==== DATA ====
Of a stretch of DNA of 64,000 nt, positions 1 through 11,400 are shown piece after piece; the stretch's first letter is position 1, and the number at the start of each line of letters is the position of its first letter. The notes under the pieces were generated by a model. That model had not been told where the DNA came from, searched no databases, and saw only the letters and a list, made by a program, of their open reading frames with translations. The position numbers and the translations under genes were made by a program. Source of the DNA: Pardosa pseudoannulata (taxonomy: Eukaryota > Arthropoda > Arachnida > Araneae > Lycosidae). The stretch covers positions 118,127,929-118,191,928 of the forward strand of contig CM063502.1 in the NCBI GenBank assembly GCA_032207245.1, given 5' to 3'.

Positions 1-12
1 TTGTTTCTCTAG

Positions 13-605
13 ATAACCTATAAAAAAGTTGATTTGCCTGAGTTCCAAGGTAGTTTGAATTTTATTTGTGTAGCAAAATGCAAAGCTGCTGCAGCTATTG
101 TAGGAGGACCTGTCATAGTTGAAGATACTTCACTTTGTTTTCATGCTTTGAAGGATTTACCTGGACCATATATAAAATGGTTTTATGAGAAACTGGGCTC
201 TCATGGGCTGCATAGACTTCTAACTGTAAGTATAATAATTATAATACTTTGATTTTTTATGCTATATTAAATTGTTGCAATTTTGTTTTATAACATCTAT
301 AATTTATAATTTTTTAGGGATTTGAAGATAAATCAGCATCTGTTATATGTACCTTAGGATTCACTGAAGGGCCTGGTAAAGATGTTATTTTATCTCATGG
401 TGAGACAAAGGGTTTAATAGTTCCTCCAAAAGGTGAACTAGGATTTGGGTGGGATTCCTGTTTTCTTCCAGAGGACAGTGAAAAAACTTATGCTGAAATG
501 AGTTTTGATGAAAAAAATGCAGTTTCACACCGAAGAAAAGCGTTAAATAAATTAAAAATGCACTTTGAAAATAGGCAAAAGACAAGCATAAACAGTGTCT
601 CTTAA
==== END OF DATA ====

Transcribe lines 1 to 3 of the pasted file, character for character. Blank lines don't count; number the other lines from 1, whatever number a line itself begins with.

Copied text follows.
Of a stretch of DNA of 64,000 nt, positions 1 through 11,400 are shown piece after piece; the stretch's first letter is position 1, and the number at the start of each line of letters is the position of its first letter. The notes under the pieces were generated by a model. That model had not been told where the DNA came from, searched no databases, and saw only the letters and a list, made by a program, of their open reading frames with translations. The position numbers and the translations under genes were made by a program. Source of the DNA: Pardosa pseudoannulata (taxonomy: Eukaryota > Arthropoda > Arachnida > Araneae > Lycosidae). The stretch covers positions 118,127,929-118,191,928 of the forward strand of contig CM063502.1 in the NCBI GenBank assembly GCA_032207245.1, given 5' to 3'.

Positions 1-12
1 TTGTTTCTCTAG